I discovered one on a road trip to Quebec last year.
We were with Carole and Andy, friends from Calgary, staying at a cottage in the Laurentians. While in town shopping for groceries, we spied Grandma Ste-Catherine kisses.
Now, if you’ve ever trick or treated on Hallowe’en, you know what a Hallowe’en kiss is. Gooey, taffy-like candy and done right, made with molasses. In my old neighbourhood, Halloween kisses were popular. They came in orange, black and yellow wrappers. They were cheap. And they were shelled out by the handful. Here’s the deal: Grandma Ste-Catherine kisses are different. They’re better, WAY better.
Bigger, softer and good. Very good. Too good. The four of us went through an entire bag in a week. At Christmas, Glenn and I looked for a bag to send Carol and Andy thinking they’d get a good giggle. We never found the kisses
Julie’s tweet for our favourite souvenir food was my motivation to find out the story behind the kisses. My online / telephone journey took me across Canada from Vancouver all the way east to the city of Saint John, New Brunswick and the home of the Grandma Molasses company. Turns out it Grandma Molasses doesn’t make Grandma Ste-Catherine kisses but it does supply the molasses.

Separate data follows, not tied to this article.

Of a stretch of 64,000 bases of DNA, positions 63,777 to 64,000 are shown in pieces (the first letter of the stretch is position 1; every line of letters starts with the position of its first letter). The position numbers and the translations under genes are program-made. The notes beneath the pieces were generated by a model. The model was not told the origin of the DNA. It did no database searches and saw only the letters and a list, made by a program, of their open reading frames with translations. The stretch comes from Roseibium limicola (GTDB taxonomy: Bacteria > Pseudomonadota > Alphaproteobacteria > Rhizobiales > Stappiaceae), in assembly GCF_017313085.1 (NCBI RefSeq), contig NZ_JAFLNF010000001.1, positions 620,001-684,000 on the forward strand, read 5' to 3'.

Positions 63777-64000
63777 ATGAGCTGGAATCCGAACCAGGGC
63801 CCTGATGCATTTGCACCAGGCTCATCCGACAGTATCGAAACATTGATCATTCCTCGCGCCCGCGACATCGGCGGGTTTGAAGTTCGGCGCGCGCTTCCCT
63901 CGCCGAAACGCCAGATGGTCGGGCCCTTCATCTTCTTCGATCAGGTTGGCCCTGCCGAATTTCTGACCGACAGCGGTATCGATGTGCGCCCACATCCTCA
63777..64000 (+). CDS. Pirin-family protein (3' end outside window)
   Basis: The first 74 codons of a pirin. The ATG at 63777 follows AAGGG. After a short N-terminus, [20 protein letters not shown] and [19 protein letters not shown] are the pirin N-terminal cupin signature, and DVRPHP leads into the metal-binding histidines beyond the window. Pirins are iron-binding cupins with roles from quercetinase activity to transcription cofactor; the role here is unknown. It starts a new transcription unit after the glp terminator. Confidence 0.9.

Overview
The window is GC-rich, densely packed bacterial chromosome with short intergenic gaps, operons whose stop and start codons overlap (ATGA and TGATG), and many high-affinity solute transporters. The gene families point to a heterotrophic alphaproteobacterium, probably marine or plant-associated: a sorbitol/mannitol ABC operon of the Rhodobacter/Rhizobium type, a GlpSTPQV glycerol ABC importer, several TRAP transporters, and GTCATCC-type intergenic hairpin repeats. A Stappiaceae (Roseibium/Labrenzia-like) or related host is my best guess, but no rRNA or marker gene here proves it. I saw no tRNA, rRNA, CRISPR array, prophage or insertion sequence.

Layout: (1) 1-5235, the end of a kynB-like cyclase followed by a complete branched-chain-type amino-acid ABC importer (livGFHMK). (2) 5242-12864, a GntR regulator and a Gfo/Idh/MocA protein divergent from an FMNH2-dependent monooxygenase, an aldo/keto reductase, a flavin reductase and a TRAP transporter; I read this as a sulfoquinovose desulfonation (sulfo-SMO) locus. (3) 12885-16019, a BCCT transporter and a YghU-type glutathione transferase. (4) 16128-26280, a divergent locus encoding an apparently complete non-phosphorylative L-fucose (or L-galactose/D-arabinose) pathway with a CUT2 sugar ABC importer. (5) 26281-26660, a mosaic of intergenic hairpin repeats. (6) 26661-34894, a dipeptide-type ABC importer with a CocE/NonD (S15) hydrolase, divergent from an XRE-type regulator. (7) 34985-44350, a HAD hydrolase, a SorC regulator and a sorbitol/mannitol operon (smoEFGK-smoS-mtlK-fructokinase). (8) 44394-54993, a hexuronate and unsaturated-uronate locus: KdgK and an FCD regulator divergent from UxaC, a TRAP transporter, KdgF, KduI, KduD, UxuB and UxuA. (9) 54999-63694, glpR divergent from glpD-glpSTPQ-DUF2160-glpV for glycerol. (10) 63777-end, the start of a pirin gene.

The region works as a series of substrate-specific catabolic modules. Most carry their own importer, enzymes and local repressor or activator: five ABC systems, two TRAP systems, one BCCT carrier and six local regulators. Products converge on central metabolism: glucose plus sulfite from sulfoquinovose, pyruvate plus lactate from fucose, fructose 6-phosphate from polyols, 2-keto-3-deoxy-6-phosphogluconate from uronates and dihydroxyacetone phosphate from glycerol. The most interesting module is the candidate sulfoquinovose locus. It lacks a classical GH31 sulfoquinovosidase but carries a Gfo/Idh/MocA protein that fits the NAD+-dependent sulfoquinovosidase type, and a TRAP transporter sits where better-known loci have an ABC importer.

Molasses is made from 100% sugar cane juice amd has been a staple in North America for over 200 years. According to Grandma Molasses, it used to arrive in Saint John by ship in ‘puncheons’ (big wooden barrels) and was sold in bulk at local general stores. That got me to wondering if my dad’s habit of serving us toast topped with molasses on winter mornings didn’t come from his New Brunswick roots. Original Foods , a Quebec company, makes Grandma Ste-Catherine kisses. So my next call was to Original Foods, based in Montreal. Two calls later I found out that you can’t buy Grandma Ste-Catherine kisses in Vancouver (Sorry Julie!). but Metro and Walmart sell them in stores in the Maritimes, Quebec and Ontario.